Bitten by a wolf as a girl, the young huntress Dianna must do anything it takes to survive her oppressive village — even if that means trespassing the forbidden woods where the wolves roam. What happens next will bring the lives of five outcasts together and change the course of an empire at war.
I always joke that it basically started as an AU (alternate universe) fanfic of Greco-Roman mythology, but it is! With a twist of lycanthropy.
I’m fascinated by wolves and werewolves alike. But throughout myth and story, they haven’t exactly been represented in a positive or even neutral light. I know there are many readers who feel like once you’ve read one werewolf story you’ve read them all. And there are plenty of werewolves in romance or horror — but the fantasy genre is surprisingly lacking in them.
I always knew I wanted to write a fresh and more nuanced werewolf tale, and that started with thinking about things I didn’t like about existing ones, and how I could go about subverting them.
Instead of hierarchy, I thought, let’s depict wolf packs as they really are: dynamically structured, highly social and communal groups. What if there was a found family of werewolves who fought not for dominance, but against another territorial pack and hunters bent on exterminating them?
Instead of wolves being shown as a menace and a threat, let’s show how wolves are essential to the ecosystem. What if these werewolves had special powers over the earth?
Instead of werewolves symbolizing toxic masculine aggression, let’s explore werewolves as a symbol for the transformations of womanhood, including being caged and repressed by a society that calls you monstrous for the desire for bodily autonomy.
Dianna’s village calls the wolves “demons.” It begs the question: Who is the real monster?
What are you working on currently?
The Soft Fall is the first book in the Lunar Siege duology. I’m writing the sequel, Echelon Rising, which follows the pack as they seek to bring peace to the empire…but there are forces at play beyond their imagining.
Without spoiling you, the narrative is split between Dianna and Eccka. They’re two incredibly empowered women, and I wanted to get an even more intimate look at their thoughts, motives, and backstories. The Soft Fall was about finding agency, and Echelon is about taking control of it. There’s a war to be fought, fates of former characters to be revealed, and new characters to meet — including a warrior based on the goddess Athena, an alchemist who may hold the key to defeating the enemy, and (of course) lots more werewolves. I think there will also be more moments of humor and lightness than readers expect. Some character developments have been waiting in the wings a long time, and I’m so excited to finally visit those.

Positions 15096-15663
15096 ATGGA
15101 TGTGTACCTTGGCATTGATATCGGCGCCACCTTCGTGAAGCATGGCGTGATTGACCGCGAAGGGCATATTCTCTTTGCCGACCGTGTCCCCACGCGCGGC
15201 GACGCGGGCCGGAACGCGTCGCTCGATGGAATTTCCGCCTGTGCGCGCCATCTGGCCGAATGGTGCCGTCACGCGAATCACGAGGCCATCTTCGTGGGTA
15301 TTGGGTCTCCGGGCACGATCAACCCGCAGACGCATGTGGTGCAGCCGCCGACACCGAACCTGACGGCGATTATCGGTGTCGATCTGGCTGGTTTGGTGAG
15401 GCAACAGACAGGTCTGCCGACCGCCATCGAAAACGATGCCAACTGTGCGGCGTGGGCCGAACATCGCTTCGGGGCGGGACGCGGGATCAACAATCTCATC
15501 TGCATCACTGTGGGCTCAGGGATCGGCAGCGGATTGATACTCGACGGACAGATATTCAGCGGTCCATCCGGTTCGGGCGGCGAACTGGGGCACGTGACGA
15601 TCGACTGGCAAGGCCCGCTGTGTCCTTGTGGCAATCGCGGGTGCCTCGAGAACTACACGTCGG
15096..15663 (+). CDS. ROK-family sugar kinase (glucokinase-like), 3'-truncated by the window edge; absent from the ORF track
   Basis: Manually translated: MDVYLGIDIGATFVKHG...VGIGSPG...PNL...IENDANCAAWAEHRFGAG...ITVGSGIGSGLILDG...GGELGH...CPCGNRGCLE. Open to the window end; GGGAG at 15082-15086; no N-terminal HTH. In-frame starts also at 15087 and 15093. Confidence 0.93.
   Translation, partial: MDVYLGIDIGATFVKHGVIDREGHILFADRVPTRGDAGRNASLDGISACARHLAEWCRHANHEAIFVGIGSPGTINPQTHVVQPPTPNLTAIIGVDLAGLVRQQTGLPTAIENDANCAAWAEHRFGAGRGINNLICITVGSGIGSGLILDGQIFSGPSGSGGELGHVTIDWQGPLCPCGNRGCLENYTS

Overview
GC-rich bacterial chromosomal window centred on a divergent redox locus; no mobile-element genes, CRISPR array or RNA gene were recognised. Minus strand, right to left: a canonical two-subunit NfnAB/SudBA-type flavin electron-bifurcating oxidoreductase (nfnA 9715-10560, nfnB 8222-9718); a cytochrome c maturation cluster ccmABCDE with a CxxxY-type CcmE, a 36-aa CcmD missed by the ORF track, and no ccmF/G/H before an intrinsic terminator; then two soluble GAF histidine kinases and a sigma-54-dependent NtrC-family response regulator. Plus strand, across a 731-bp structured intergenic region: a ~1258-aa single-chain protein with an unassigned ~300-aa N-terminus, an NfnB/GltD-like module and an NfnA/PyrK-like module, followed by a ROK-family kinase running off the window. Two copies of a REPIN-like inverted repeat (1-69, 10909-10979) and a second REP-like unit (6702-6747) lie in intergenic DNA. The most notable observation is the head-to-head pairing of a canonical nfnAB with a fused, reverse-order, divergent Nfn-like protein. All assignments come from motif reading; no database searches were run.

I’ve been spending a great deal of time researching battle formations and legionary strategies against the odds. Here in America we’re facing a dire political situation, and in addition to the pandemic, it’s given me a lot to process about how interconnected and volatile survival can be. My aim is to bring messages of perseverance onto the page, and hopefully bring the story to a satisfying conclusion.
Excerpt from The Soft Fall:
The first sensation was cold.
Its numbness embraced her, settled clean and raw in her lungs with her awakening breath. The sharp teeth of it needled at her nose and cheeks.
Dianna lay still, blinking. One by one, like flower buds unfurling in spring, each of her senses returned to life.
The silence was broken only by the faintest of sounds – the soft skitter of nocturnal animals, the tumble of melting snow from a tangle of branches, the wind’s dull susurration. She saw darkness above; white below.
She smelled the earthy spice of pine.
She looked at her body and thought it had somehow disappeared, that she’d dissolved into the snow itself. But a bitter gust unsettled her hair, making the ends whirl about her face. A white nightgown flickered around her legs.
Dianna clenched her hand experimentally. A warm rush of blood prickled through her. She tried the other hand.
No, this is real, she thought.
“No,” she found herself saying. She rubbed the back of her head, tearing clumps of snow from her hair. “No . . .”